A Revolution in Legal Services: Artificial Intelligence, Machine Learning and the Law
By Anne Tucker
Artificial Intelligence (AI) and the law are dominating legal headlines, a trend at least a year in the making. The facts and foci are different, but the message is clear: a revolution in legal services is underway.
At the heart of the revolution are advancements in automated content review through AI to qualitatively and quantitatively synthesize data. Machine learning, an application of AI, allows for computer systems to improve in document identification through experience without being explicitly programmed by a human being to do so.
Innovations in text mining automate information extraction from documents such as court opinions, discovery documents and contracts. This reduces the time needed for legal analysis, discovery and due diligence.
Efficiency is not the only gain. Automating content review also enhances the quality of routine document retrieval and review. Platforms incorporating these technologies offer sophisticated e-discovery services, due diligence contract reviews, and even legal research and analysis of court precedent.
The combination of AI, machine learning and text mining efficiently converts unstructured data such as documents and their text that compose about 80 percent of all information into usable, structured datasets.
Data analytics applied to these datasets can be used to understand past trends as well as contextualize current strategic choices. For example, data analytics can reveal that a particular judge has denied summary judgment on similar claims in 35 percent of cases. Further, predictive algorithms can identify patterns within the dataset to make mathematical predictions about future outcomes.
Law firms and corporations harnessing these technologies stand to gain a significant competitive advantage. The peril of the technology revolution comes in two forms. First, it will apply new pressures on traditional pricing models for legal services. Second, it poses new obstacles for junior associates and paralegals, whose role in a firm may be jeopardized, but promises opportunity for lawyers and legal professionals incorporating technology into their skill portfolios.
Law schools also are affected by the speed and scope of these seismic changes as they monitor hiring trends and developments in the profession. Law schools must ask how to educate lawyers for this rapidly changing future. Similarly, interested faculty are asking how these advances create opportunities to research and teach the law.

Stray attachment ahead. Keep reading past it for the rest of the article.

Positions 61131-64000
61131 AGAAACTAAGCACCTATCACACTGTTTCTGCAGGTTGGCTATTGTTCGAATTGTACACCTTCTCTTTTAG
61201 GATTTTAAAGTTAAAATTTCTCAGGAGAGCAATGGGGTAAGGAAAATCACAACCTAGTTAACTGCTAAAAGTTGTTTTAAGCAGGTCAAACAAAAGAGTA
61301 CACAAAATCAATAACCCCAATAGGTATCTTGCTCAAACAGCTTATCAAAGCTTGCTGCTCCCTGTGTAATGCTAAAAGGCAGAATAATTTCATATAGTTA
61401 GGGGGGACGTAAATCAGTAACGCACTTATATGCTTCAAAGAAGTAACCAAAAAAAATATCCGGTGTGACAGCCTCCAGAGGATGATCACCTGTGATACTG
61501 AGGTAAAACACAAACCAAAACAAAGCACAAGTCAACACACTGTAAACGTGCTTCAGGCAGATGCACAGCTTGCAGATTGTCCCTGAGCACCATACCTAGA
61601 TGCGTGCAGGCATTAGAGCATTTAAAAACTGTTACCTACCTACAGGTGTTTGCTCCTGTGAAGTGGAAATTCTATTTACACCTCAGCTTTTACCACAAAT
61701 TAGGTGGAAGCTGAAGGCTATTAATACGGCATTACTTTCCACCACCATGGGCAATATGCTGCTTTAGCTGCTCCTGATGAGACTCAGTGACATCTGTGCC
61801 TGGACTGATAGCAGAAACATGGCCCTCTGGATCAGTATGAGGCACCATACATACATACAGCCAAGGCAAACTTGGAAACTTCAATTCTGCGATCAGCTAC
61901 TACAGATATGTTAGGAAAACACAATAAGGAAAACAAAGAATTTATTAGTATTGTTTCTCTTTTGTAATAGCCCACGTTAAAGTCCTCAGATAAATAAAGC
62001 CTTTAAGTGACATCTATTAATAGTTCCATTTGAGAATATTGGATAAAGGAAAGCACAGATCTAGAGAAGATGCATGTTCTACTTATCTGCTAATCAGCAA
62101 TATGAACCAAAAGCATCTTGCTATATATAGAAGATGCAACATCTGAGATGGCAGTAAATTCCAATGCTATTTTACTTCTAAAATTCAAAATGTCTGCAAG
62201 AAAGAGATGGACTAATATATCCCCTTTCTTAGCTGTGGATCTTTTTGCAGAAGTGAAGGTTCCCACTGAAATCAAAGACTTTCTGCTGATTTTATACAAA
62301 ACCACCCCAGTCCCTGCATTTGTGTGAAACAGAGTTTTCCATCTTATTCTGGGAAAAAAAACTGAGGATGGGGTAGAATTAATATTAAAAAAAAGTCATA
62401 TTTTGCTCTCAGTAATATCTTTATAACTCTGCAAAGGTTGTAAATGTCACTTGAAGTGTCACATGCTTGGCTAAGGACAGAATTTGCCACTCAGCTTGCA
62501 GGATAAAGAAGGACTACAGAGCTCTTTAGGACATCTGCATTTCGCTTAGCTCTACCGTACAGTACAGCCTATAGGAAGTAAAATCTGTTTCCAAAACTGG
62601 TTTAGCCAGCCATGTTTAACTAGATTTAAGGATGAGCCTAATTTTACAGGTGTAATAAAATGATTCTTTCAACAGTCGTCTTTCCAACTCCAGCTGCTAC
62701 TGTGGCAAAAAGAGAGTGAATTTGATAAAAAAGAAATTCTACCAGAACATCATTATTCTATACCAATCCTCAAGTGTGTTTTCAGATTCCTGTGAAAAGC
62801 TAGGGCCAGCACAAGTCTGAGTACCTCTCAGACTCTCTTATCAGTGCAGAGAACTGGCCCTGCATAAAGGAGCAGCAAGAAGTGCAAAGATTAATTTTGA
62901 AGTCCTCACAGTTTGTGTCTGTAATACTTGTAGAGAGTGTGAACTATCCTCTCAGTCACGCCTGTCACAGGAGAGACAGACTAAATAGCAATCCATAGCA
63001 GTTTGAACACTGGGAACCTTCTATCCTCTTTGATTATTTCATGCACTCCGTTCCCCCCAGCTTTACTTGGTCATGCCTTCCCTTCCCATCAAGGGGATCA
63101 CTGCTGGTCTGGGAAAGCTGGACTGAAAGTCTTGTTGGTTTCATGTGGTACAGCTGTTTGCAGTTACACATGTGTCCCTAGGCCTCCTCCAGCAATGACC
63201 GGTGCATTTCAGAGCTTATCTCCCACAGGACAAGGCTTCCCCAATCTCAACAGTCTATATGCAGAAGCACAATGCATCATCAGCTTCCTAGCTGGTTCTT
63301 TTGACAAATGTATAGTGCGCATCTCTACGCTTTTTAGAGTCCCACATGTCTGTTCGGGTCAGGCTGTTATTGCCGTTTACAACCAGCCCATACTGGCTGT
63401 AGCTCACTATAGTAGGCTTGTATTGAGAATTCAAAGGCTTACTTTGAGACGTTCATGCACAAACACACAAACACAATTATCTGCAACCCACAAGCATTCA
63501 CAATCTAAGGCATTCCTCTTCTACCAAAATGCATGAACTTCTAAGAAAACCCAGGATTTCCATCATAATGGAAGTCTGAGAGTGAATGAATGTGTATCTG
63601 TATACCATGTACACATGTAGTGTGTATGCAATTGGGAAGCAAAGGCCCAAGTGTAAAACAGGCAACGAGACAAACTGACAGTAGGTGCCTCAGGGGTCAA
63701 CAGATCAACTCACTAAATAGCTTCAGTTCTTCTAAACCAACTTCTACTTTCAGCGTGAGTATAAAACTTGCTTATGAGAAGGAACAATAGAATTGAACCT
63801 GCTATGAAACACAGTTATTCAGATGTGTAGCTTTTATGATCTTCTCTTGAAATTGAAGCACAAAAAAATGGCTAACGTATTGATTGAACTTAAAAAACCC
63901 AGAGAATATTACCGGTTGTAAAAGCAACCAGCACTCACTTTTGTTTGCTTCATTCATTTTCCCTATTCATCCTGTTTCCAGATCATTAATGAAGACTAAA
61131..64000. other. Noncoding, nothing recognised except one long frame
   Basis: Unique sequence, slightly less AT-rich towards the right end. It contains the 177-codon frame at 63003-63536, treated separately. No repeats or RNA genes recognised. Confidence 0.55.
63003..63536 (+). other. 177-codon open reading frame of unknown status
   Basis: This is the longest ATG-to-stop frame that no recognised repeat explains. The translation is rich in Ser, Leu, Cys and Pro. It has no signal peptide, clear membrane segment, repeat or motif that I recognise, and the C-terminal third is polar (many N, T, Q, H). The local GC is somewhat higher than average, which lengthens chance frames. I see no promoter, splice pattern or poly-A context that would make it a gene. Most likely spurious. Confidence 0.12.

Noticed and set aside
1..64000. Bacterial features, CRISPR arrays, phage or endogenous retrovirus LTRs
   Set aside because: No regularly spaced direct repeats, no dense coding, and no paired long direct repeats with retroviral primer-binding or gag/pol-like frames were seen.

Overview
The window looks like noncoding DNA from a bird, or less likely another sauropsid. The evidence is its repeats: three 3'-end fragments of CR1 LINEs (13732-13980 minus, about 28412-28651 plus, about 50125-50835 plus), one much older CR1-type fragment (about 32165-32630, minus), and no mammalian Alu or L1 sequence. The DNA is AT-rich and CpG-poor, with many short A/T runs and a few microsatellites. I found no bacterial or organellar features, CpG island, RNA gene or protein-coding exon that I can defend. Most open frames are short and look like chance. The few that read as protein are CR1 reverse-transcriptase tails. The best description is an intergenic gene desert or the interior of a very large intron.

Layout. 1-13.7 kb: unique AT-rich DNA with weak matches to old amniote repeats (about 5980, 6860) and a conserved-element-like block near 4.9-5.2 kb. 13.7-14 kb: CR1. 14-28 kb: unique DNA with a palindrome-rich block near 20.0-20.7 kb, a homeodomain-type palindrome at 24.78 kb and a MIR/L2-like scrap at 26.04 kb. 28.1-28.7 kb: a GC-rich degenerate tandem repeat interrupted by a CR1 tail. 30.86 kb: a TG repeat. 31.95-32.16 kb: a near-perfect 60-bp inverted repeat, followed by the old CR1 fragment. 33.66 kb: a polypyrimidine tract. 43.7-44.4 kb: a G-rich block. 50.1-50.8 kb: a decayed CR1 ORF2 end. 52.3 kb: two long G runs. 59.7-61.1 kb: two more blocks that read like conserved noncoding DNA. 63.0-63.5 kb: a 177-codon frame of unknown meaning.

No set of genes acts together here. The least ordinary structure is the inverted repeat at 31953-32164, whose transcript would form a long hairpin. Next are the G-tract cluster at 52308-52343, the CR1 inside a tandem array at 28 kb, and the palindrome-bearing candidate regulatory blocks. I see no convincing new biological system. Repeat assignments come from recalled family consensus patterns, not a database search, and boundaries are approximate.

One leader in the space is Charlotte Alexander, associate professor of legal studies and director of the Legal Analytics Lab, a partnership between Georgia State University College of Law and the Robinson College of Business’s Institute for Insight, where she holds joint appointments. The lab leverages advances in artificial intelligence, machine learning, programming and high-performance computing to extract data from large numbers of legal documents. The revolution is not solely in efficiency gains, but also in new insights.
Machine learning can identify common characteristics among the data, characteristics that legal experts may not know to examine. For example, a legal expert may know to examine the relationship between timing or content of notice with the success of a claim. Machine learning may identify additional factors, such as word count or tone that enhance the analysis. The combination of expert-identified and machine-identified characteristics builds a robust predictive model.
At Georgia State’s College of Law, students have an opportunity to work in the lab for credit or on a volunteer basis and gain practical experience with cutting-edge technologies. In the coming year, our students also will be able to take a technology-focused e-discovery course and a legal analytics course taught by law and data science faculty.
As technology continues to change and provides great promise and great peril for law students and the legal profession, the College of Law will continue to update its educational offerings to prepare students for the intersection of AI and law.
Anne Tucker, associate professor of law, is chair of the technology committee at the Georgia State University College of Law. Her research focuses on issues related to institutional investors and retirement investors. She is supervising law students working in the Legal Analytics Lab and exploring research collaborations with data scientists on mutual fund and private equity projects.